Kasidiaris: I had the splendid idea to attempt it and these people were totally disjointed.


Judge: At some point you said in Messenia that ‘our rallies aren’t those of a political party, they resemble more of a military unit’.

Kasidiaris: That’s how I end all of my speeches in Messenia, even today.

Judge: How do they resemble a military unit?

Kasidiaris: Let me finish. Even today in Colonus, I saw that what you see is an image from the army, that we stand at attention and sing the national anthem. Men, women, children—we pay our respects to those who have fallen, that’s my personal view, at all of the ceremonies and all of the demonstrations that’s what I say. I like this sight, everyone at attention to sing the anthem. What I don’t like is the sight of Tsipras singing the national anthem with his feet apart and his hands in his pockets.

Judge: Was Roupakias there at Meligalas?

Kasidiaris: Roupakias, how that guy looks, I saw him days after the media assassination.


Judge: When you were asked about Roupakias and you said ‘he’s not a registered member’, what did you mean by ‘registered member’?

Kasidiaris: What I mentioned just now. Officially there weren’t members.

Judge: What did you check [that allows you] to say that?

Kasidiaris: That there weren’t members. He definitely wasn’t a member. I told you the process for member registration. There are documents in the file. And after 2012 we said that it had to be from 2009. Roupakias had nothing to do with Golden Dawn. Therefore he couldn’t have been a member.

Judge: That ‘he’s not a member’ is what you said around October of 2013.

Kasidiaris: And I repeat it now.

Judge: And yet, we’ve seen that he belonged to the five-member committee in the Nikaia offices.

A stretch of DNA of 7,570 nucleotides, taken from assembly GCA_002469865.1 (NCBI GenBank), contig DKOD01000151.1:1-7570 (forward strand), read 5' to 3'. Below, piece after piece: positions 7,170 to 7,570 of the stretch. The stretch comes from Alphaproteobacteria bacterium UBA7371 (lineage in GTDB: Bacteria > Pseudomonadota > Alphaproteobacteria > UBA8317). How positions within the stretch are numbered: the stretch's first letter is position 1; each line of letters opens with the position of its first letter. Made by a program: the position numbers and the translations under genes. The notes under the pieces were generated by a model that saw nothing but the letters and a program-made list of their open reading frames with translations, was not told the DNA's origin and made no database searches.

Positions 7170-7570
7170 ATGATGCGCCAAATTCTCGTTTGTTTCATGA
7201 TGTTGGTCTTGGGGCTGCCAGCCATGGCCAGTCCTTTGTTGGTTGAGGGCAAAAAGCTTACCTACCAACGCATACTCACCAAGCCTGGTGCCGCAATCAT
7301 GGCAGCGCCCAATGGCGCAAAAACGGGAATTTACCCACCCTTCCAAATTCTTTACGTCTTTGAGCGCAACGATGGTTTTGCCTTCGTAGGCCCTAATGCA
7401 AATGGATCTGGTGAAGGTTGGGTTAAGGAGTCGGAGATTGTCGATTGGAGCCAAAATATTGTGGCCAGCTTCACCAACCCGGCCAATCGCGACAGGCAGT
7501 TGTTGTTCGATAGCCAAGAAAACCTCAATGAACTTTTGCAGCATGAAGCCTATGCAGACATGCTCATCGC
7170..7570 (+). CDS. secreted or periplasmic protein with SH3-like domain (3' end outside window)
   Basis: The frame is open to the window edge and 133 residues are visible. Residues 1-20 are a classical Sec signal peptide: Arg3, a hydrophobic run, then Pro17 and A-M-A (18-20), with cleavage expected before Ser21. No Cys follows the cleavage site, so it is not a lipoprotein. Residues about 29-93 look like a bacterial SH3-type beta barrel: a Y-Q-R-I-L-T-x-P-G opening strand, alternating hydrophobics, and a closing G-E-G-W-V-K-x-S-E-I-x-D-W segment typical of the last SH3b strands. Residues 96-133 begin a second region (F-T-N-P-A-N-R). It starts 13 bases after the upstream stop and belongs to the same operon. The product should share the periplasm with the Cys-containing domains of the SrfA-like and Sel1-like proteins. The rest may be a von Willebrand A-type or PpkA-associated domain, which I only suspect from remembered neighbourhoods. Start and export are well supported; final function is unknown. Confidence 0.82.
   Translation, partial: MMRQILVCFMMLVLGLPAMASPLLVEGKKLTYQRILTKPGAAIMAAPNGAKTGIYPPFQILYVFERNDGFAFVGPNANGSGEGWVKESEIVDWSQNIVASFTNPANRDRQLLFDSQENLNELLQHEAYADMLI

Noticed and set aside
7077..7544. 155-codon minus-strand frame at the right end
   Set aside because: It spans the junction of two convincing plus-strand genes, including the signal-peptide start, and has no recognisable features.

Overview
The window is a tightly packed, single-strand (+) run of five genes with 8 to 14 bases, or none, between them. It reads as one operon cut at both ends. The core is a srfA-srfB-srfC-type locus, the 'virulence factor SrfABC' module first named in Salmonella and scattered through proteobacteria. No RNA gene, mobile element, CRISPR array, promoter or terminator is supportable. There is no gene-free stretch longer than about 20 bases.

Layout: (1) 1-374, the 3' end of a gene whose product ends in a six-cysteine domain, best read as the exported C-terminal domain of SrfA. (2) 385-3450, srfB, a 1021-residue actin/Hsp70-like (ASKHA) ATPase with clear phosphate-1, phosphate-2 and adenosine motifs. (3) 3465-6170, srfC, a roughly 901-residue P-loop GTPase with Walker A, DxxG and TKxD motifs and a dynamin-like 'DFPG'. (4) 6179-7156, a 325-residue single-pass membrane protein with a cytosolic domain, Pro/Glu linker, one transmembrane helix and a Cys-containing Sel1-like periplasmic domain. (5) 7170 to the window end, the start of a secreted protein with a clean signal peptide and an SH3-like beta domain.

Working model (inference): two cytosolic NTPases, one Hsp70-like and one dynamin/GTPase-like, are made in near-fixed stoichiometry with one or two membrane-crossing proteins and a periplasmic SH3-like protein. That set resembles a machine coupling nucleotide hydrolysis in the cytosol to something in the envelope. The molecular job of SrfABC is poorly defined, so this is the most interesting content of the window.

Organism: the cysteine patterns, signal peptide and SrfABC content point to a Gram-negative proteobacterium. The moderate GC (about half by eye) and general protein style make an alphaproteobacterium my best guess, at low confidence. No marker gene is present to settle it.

Kasidiaris: He belonged as a supporter in Nikaia. I learned that afterwards, but I repeat that he’s not a member and the documents in the file prove it. I repeat: he wasn’t a member and was considered a supporter.

Judge: By that thinking no one was a member.

Kasidiaris: I was a member.

Judge: Is there a list of members?

Kasidiaris: At the moment the party is being reorganized in the wake of its defeat.

Judge: Let’s not talk about the defeat. First, was there a list?

Kasidiaris: But didn’t I just explain this to you? From 2003 onward I was a member, and I also became an official member of the central committee. It’s all very simple. I was also considered a member. The need for documents arose after 2009. With me, there was no need.

Judge: There’s another document, with signatures from an accountant, which contains the names Patelis and Roupakias as responsible locally for Nikaia.

Kasidiaris: I’m not familiar with this document. I’m telling you in all certainty that Roupakias was not in charge locally. I repeat unequivocally that my ‘I don’t know Roupakis’ is the whole truth. I saw him a few days after the media assassination. I’m not arguing, maybe his name was …

Judge: No, there are the names of all the local officials, you didn’t say ‘I don’t know what he is, if he is’, you said ‘he’s not a member’.

Kasidiaris: He’s not a member, I’m repeating it again now. I’m being clear.

Judge: Seeing as we’ve seen him say in a speech in Sparta ‘You’re not born Golden Dawn, you’re not born, but Golden Dawn you die’, in other words, he’s taken initiatives, and he was at the camp in Neda to swear the oath. In other words, it doesn’t seem like he’s just been a passerby.

Kasidiaris: No one denies this. I never said that he was a passerby. But in terms of the operations of the tens of local chapters, where everyone could speak and say even what you just mentioned, which is idiotic, the party couldn’t know what each individual was going to say.

Judge: So in other words anyone could go to a local branch and give whatever speech all on his own?

Kasidiaris: There were lots and lots of speeches, given by hundreds of citizens